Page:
Prayer Heavenly Parent, you know what we need. Guide us through our difficult times so that we may know that we are in your presence. Be attentive to our needs, and help us to always remember that we belong to you and that you love us so deeply.

Thursday, March 19th

By: Matthew Hyatt
John 4:5-42
Reflection—v. 9-10 ‘The Samaritan woman said to him…Jesus answered her…’

While I was reading this passage, I was taken by three observations. The first was that we are told that Jews and Samaritans do not associate with each other and yet Jesus reaches out and engages the woman in conversation. This is a clear example of Jesus crossing boundaries and expanding his ministry and guidance to someone for whom it would not traditionally have been offered. Furthermore, the woman engages him back. She reaches right back across those very same boundaries to join Jesus in conversation. The second point is that the woman does not blindly accept what Jesus tells her. At the same time, neither does she reject what he says without at least attempting to understand. She participates in this discussion even while acknowledging that they come from different backgrounds, have differing world-views, and even their own religions. This stuck out to me particularly when I look at the current political climate and the polarization that prevents us from even talking to the other party in a civil manner. The third thing that stood out to me was that the townsfolk were also welcoming and willing to engage and learn from Jesus. They were willing to listen to Jesus first because of the woman’s testimony, but they also came to their own conclusions about Jesus based on their own experience with him. They did not react with fear, mistrust, or revulsion at a foreign outsider who came into their midst and began teaching a new religious doctrine. They chose to give Jesus the benefit of the doubt and see what God had brought them.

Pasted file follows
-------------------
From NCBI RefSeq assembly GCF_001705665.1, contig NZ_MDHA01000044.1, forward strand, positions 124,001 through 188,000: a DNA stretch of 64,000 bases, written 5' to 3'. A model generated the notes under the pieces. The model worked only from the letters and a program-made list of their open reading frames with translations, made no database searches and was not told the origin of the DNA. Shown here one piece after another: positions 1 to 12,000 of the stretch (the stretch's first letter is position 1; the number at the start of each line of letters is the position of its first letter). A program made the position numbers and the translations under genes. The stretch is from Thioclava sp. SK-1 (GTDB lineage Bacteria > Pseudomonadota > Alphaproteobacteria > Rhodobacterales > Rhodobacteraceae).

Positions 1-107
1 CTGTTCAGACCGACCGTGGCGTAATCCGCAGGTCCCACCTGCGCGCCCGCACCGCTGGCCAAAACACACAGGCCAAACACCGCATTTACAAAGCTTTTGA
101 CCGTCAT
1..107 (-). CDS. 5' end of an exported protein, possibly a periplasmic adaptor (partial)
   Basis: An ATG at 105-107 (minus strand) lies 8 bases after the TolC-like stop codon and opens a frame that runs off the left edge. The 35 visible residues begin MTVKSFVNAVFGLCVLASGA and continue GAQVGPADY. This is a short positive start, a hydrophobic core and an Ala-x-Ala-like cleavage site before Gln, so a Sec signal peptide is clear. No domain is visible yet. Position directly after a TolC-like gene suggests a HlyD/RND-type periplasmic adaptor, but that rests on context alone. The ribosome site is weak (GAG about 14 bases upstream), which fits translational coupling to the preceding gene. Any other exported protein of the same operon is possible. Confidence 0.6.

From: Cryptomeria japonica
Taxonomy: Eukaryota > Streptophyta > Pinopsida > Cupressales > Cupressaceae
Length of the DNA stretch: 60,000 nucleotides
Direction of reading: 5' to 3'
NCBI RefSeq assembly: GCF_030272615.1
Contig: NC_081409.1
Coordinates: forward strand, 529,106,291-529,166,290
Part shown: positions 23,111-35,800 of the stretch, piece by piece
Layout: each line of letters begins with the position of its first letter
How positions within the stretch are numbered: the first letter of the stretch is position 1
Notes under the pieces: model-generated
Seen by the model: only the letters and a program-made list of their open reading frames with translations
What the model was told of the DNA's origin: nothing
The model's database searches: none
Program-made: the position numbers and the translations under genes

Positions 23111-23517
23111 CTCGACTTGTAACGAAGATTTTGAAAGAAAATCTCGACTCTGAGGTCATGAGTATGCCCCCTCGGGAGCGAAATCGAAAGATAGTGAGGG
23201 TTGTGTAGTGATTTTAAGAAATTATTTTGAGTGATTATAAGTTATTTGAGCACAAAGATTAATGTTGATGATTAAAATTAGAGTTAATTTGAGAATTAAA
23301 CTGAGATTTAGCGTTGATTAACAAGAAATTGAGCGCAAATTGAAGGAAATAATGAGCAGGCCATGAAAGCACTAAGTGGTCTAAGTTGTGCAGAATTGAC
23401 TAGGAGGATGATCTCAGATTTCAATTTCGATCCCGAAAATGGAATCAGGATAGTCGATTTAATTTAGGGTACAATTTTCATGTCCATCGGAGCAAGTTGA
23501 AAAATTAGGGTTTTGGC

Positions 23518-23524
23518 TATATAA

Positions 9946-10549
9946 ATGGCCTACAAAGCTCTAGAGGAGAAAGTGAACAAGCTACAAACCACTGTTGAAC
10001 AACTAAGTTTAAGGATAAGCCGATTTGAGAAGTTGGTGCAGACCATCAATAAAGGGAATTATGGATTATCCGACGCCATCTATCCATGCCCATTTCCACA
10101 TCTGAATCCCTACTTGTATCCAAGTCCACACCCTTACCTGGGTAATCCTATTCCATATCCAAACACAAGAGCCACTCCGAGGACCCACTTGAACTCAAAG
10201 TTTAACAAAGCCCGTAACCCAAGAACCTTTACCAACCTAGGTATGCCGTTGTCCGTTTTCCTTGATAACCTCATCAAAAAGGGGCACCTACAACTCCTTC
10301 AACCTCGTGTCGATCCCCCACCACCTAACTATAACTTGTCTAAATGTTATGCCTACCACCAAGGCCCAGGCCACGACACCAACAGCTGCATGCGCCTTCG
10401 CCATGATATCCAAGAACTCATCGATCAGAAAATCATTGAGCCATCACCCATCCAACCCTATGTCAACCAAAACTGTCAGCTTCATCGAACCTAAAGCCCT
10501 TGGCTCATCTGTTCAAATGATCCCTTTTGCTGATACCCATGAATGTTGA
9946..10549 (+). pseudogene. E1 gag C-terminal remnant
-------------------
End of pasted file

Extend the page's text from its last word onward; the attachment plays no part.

Prayer Jesus, lend us your understanding so that we may engage respectfully with everyone.

Wednesday, March 18th

By: Bethany Apelquist
John 4:5-42
Reflection—v. 11 ‘Sir, you have no bucket’